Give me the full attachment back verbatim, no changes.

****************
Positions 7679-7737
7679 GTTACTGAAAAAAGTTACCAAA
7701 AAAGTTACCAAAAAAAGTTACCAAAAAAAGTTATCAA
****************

Positions 7679-7737
7679 GTTACTGAAAAAAGTTACCAAA
7701 AAAGTTACCAAAAAAAGTTACCAAAAAAAGTTATCAA